Supporting Notes: Ritual Reconstructed Films

“World Aids Day”

This film is the second in our sequence of LGBTQI-Jewish ‘ritual year’ documentaries. The film consists of a clips of a memorialisation service and ritual activities, interspersed with short discussions with LGBTQI Jewish activists (including a Gay Rabbi) who participate in a memorialisation event which is explicitly Jewish in format and which was designed to offer an opportunity to mourn, remember our dead and have hope for the future in a specifically Jewish context. One key element of this film consists of the incorporation of the ‘Aids Quilt’ into the ritual process. This beautifully made object was created by a Jewish gay man and is curated and preserved by Rabbi Mark Solomon who is a key discussant in this film along with other Gay Jews. The quilt incorporates embroidered and appliqued richly coloured Jewish symbols, Hebrew text and symbolic representations which enable both Gay and Jewish identities to be publicly displayed and celebrated including (as discussed) within inter-faith World Aids Day events.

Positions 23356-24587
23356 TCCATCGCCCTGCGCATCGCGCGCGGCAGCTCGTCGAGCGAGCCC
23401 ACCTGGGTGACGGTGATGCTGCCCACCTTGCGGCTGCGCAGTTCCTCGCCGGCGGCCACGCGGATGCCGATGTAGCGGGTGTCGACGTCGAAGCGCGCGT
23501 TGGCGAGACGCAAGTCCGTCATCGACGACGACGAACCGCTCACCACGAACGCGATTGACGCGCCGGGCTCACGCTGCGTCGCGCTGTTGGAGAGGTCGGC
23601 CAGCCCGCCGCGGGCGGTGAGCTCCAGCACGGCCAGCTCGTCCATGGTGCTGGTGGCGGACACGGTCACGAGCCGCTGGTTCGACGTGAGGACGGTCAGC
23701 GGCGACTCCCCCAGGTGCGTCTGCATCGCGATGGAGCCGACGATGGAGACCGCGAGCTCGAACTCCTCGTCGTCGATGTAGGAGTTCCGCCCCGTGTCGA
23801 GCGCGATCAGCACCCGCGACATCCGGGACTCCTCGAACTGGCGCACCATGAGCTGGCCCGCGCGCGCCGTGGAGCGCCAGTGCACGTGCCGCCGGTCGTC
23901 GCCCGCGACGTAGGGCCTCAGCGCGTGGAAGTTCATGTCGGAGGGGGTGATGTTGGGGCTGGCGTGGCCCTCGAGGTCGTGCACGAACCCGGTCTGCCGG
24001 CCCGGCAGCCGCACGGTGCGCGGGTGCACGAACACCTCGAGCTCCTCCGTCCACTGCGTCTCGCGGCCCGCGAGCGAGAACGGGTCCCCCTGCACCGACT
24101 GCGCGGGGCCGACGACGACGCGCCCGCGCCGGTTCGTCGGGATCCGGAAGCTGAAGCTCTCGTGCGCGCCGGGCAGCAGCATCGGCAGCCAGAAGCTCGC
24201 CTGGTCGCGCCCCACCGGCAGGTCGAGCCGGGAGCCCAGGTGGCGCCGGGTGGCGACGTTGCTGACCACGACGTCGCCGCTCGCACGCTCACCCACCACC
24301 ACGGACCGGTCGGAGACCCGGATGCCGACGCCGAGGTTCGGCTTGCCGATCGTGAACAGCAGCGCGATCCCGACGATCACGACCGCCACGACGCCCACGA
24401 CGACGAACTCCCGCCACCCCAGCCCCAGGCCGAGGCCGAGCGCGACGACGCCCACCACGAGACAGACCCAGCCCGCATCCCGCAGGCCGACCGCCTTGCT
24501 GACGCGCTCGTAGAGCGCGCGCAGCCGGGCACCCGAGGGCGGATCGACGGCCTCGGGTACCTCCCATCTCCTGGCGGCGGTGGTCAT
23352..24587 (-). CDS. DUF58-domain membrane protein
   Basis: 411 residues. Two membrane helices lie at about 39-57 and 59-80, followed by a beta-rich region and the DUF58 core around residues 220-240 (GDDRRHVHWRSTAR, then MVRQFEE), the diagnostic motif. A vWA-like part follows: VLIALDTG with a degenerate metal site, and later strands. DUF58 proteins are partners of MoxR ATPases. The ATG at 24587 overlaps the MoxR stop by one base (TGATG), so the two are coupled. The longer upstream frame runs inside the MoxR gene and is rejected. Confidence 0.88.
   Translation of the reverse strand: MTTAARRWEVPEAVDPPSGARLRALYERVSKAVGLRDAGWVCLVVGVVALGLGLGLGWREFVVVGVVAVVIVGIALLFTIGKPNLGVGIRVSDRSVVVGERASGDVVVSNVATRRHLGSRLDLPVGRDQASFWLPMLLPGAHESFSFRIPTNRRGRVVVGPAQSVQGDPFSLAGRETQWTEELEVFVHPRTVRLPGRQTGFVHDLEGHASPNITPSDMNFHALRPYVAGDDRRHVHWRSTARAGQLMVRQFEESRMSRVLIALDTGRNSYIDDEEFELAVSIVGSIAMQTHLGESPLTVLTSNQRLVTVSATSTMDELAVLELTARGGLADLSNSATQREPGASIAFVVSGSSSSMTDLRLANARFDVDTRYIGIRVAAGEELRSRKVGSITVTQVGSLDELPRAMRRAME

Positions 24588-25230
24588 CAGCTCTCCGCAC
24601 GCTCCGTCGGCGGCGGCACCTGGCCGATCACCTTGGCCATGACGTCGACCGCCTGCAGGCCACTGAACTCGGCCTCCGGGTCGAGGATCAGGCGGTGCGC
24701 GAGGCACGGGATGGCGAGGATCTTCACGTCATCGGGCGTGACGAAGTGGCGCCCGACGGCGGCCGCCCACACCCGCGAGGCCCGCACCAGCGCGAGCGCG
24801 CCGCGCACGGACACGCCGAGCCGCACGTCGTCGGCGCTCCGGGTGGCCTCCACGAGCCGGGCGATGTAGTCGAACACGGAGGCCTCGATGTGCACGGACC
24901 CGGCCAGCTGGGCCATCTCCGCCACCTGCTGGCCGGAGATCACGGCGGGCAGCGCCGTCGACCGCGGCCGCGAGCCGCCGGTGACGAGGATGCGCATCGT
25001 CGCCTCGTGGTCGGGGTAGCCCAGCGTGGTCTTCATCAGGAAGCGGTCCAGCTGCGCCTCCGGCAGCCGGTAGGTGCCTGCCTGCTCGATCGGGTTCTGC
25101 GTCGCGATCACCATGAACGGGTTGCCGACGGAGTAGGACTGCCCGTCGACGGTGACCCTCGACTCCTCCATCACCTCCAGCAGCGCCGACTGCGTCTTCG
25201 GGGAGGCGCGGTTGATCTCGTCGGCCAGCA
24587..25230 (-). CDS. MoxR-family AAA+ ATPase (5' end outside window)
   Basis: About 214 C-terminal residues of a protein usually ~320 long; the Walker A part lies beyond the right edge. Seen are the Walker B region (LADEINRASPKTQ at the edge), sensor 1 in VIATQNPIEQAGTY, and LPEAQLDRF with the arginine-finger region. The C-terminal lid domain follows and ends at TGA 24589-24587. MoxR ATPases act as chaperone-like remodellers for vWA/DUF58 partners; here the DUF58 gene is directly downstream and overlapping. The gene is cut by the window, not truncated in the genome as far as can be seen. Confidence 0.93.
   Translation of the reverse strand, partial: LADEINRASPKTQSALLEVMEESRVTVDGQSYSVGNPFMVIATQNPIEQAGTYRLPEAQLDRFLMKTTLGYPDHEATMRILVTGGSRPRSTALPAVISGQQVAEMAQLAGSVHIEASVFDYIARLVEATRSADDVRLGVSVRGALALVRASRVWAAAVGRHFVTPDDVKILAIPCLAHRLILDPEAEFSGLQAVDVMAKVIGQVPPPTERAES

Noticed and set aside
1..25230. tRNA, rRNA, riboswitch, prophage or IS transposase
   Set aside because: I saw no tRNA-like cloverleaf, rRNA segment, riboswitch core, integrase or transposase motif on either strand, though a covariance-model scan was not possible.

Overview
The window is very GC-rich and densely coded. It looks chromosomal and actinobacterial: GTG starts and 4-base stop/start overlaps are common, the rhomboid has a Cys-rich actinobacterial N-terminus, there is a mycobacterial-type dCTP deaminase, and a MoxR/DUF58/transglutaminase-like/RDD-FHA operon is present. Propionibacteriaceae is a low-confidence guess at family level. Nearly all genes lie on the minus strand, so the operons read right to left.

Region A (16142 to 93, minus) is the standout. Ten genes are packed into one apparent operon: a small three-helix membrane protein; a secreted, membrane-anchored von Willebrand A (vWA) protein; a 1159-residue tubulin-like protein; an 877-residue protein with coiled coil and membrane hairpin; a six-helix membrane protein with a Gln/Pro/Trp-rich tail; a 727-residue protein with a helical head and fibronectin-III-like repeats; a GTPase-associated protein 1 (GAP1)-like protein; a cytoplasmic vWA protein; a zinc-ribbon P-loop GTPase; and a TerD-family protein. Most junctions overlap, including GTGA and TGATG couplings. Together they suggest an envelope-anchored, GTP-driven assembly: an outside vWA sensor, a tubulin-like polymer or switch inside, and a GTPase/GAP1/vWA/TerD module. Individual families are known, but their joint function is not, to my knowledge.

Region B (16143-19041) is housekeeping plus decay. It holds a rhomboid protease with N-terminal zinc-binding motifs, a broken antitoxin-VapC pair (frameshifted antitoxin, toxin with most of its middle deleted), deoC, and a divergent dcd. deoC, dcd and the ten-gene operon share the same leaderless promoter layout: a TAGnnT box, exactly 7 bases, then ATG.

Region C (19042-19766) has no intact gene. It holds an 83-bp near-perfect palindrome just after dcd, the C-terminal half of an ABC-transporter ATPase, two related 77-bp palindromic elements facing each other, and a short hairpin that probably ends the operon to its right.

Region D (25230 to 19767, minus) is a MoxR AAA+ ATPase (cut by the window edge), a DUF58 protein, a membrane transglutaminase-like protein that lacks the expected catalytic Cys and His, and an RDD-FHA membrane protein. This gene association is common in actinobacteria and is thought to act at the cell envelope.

The film (which captures a World Aids Day event for 2014) takes place at the Synagogue located at the Headquarters of Liberal Judaism in London, at which location a World Aids Day Shabbat always occurs through the auspices of the Jewish Gay and Lesbian Group. Other Jewish World Aids Day Shabbats also occur elsewhere in the UK and in other global contexts, although frequently not with a specific emphasis on LGBTQI identities. World Aids Shabbats always takes place on the nearest Shabbat[1] prior to World Aids Day.